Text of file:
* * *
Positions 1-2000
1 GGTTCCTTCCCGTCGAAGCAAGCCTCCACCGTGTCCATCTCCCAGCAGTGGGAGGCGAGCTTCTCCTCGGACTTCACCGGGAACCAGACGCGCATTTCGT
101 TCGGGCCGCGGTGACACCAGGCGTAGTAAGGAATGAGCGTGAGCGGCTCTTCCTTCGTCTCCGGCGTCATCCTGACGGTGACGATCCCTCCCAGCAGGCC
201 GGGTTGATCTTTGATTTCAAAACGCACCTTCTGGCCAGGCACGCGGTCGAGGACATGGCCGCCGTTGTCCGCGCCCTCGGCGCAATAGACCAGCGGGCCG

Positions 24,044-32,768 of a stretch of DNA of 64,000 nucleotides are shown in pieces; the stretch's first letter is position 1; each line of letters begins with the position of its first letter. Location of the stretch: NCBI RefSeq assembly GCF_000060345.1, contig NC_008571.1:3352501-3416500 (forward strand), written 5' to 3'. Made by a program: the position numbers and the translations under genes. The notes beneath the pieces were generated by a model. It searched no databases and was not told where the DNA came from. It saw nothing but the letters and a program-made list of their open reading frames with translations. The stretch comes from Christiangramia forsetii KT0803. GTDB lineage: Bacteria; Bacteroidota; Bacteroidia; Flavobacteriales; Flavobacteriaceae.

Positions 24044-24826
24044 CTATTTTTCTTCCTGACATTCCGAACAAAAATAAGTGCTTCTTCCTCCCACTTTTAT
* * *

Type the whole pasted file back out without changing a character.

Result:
Positions 1-2000
1 GGTTCCTTCCCGTCGAAGCAAGCCTCCACCGTGTCCATCTCCCAGCAGTGGGAGGCGAGCTTCTCCTCGGACTTCACCGGGAACCAGACGCGCATTTCGT
101 TCGGGCCGCGGTGACACCAGGCGTAGTAAGGAATGAGCGTGAGCGGCTCTTCCTTCGTCTCCGGCGTCATCCTGACGGTGACGATCCCTCCCAGCAGGCC
201 GGGTTGATCTTTGATTTCAAAACGCACCTTCTGGCCAGGCACGCGGTCGAGGACATGGCCGCCGTTGTCCGCGCCCTCGGCGCAATAGACCAGCGGGCCG

Positions 24,044-32,768 of a stretch of DNA of 64,000 nucleotides are shown in pieces; the stretch's first letter is position 1; each line of letters begins with the position of its first letter. Location of the stretch: NCBI RefSeq assembly GCF_000060345.1, contig NC_008571.1:3352501-3416500 (forward strand), written 5' to 3'. Made by a program: the position numbers and the translations under genes. The notes beneath the pieces were generated by a model. It searched no databases and was not told where the DNA came from. It saw nothing but the letters and a program-made list of their open reading frames with translations. The stretch comes from Christiangramia forsetii KT0803. GTDB lineage: Bacteria; Bacteroidota; Bacteroidia; Flavobacteriales; Flavobacteriaceae.

Positions 24044-24826
24044 CTATTTTTCTTCCTGACATTCCGAACAAAAATAAGTGCTTCTTCCTCCCACTTTTAT